And His Majesty hereby agrees to set apart Reserves of land of a like proportionate area to those mentioned in the original Treaty No. 5.

And His Majesty further hereby agrees to provide a grant proportionate to that mentioned in the original Treaty to be yearly and every year expended by His Majesty in the purchase of ammunition and twine for nets for the use of the said Indians; and to further increase this annual grant in lieu of other supplies provided by the said Treaty when this action is shown to be in the interests of the Indians.

And His Majesty further agrees to pay to each Indian a gratuity of Five Dollars in cash, once for all, in addition to the Five Dollars annuity promised by the Treaty in order to show the satisfaction of His Majesty with the behaviour and good conduct of his Indians and in extinguishment of all their past claims.

IN WITNESS WHEREOF, His Majesty’s Special Commissioner and the Chiefs and Councillors of the Bands hereby giving their adhesion to the said Treaty have hereunto subscribed and set their hands at Deer’s Lake East this ninth day of June in the year of our Lord one thousand nine hundred and ten.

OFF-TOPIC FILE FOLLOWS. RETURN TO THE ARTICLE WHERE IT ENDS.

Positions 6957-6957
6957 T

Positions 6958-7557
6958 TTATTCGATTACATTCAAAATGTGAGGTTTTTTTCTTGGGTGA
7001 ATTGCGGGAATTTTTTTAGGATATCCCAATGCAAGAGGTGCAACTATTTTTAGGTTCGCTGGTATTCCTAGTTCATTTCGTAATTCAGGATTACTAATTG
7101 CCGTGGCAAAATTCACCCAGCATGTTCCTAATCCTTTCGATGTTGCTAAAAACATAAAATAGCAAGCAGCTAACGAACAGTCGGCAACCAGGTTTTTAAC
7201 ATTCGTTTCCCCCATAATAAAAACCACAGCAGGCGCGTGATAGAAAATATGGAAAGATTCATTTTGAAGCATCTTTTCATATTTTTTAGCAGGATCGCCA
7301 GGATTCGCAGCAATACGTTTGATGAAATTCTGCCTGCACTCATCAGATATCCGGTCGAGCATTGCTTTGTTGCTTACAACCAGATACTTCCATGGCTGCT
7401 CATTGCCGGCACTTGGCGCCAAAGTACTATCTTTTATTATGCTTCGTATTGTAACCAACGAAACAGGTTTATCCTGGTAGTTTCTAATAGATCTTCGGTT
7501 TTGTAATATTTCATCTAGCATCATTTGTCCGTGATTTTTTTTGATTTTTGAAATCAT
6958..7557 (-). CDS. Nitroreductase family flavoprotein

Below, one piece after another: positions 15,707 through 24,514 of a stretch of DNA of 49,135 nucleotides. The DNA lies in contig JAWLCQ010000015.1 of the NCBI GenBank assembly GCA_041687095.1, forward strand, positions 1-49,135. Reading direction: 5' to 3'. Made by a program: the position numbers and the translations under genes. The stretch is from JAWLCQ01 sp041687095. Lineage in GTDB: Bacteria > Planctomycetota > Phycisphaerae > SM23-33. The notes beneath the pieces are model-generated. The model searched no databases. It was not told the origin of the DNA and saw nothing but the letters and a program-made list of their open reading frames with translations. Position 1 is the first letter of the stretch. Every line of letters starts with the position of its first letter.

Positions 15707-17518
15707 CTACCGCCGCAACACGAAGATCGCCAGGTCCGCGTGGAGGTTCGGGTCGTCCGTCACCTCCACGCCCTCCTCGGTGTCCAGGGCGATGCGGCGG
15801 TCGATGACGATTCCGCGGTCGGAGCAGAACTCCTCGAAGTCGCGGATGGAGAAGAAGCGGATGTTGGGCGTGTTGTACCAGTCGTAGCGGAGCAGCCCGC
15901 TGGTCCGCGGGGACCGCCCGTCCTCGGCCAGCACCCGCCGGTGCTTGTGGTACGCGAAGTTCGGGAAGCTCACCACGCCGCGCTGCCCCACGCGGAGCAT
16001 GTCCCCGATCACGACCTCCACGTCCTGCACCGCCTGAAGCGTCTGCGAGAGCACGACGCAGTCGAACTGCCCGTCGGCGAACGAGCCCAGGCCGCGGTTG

An account of the Treaty talks at Deer Lake was also afforded in the Manitoba Free Press on September 26, 1910:

Commissioner Explains Treaty

All these Indians appeared to be very glad to see the treaty party which came into sight with the Union Jack flying from the Commissioners canoe. A space on the river bank had been cleared for the party’s use and surrounded with a substantial fence. Here tents were pitched and the ceremony of treaty making performed. The Commissioner, through an interpreter talked to the Indians precisely as if they were children, and it was in truth the only possible way to which to talk to them. He delivered to them greetings and a message of good will from the great White King, who, he assured the Indians, wished them well and was desirous of seeing them improve their position. What the treaty entailed was then explained to the Indians in simple language. They would give up their right to the land. In exchange they would be paid five dollars a head per annum as long as the sun shone. The King would give them a reserve which would become their property. At treaty time each year the King would give them all a free meal and leave a supply of bacon, flour and tea with the Chief for the destitute members of the band. The King would give them also every year a quantity of fishing tackle and of powder and shot. A school would be maintained for them. Further the band would be provided with saws, planes and other carpentering tools, also with spades and axes.1


1 “Notes of a Canoe Trip of 3,000 miles made through the heart of the new Territory” by A. V Thomas, Winnipeg Free Press, Sept. 26, 1910, National Library of Canada, Thanks to Alison Gale for providing this article.